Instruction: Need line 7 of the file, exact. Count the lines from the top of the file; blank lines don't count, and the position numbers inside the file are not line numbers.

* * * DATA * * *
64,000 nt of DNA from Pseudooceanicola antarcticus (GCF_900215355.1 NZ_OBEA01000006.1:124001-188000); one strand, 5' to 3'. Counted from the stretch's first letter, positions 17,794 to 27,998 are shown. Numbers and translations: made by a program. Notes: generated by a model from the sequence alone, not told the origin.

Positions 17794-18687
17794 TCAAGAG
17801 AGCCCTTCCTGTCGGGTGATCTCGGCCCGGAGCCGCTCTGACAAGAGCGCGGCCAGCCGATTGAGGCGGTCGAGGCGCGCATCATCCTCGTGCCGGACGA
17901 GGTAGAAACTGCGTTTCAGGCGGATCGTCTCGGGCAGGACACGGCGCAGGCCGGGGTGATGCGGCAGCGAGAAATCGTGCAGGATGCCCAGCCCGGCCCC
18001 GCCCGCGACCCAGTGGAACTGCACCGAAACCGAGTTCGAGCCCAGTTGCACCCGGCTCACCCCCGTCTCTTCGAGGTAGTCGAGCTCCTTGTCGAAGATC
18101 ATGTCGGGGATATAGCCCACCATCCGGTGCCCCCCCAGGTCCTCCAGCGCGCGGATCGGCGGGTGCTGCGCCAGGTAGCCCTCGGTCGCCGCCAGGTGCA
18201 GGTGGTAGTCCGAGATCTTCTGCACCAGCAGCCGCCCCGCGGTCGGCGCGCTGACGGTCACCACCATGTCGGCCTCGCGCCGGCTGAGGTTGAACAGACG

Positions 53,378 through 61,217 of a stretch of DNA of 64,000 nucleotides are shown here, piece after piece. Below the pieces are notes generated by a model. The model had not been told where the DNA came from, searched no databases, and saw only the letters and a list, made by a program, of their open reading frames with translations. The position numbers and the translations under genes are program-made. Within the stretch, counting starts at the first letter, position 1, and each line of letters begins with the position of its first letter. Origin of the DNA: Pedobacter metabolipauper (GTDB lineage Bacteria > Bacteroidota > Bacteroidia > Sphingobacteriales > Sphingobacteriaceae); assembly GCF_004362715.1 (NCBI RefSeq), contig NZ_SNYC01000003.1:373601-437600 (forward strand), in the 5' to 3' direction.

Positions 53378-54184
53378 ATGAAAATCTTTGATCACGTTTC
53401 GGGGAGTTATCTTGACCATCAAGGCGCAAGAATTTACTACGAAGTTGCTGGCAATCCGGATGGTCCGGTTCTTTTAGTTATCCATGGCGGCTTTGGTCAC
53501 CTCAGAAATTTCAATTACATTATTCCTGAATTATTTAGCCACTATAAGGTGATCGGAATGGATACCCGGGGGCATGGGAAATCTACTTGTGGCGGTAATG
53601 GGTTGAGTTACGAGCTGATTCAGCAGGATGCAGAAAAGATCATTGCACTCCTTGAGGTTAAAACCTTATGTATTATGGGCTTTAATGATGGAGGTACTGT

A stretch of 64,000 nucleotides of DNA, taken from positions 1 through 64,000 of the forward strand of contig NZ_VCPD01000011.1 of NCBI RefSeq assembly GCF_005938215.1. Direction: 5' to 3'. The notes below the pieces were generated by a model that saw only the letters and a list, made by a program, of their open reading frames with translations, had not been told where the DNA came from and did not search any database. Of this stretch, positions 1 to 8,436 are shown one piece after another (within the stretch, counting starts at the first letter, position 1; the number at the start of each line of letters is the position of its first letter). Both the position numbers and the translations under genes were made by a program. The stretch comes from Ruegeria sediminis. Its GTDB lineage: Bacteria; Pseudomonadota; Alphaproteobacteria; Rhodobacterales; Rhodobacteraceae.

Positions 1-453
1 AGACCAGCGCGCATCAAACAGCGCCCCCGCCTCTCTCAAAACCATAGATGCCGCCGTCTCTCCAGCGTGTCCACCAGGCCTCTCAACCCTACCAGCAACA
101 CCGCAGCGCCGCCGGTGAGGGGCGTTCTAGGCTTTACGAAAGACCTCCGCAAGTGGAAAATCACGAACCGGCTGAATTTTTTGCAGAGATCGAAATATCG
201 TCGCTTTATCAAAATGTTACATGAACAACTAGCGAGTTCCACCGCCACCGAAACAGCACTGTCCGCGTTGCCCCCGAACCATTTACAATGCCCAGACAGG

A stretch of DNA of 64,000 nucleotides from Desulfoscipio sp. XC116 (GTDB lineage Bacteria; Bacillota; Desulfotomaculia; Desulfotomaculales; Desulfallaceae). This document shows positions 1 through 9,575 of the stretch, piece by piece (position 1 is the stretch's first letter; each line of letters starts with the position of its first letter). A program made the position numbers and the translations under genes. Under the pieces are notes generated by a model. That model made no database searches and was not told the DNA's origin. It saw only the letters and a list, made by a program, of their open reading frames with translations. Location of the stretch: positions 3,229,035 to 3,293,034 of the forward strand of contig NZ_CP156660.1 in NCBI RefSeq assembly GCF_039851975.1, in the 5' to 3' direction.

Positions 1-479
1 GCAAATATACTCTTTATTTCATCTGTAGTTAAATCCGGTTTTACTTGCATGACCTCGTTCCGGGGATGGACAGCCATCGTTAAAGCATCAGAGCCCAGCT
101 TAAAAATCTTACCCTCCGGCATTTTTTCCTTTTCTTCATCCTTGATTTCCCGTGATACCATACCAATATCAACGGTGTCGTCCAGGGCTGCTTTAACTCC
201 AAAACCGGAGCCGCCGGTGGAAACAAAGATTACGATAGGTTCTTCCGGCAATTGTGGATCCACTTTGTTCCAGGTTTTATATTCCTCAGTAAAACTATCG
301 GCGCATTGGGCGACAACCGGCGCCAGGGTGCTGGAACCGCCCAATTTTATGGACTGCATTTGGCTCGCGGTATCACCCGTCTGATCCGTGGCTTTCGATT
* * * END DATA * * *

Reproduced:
18101 ATGTCGGGGATATAGCCCACCATCCGGTGCCCCCCCAGGTCCTCCAGCGCGCGGATCGGCGGGTGCTGCGCCAGGTAGCCCTCGGTCGCCGCCAGGTGCA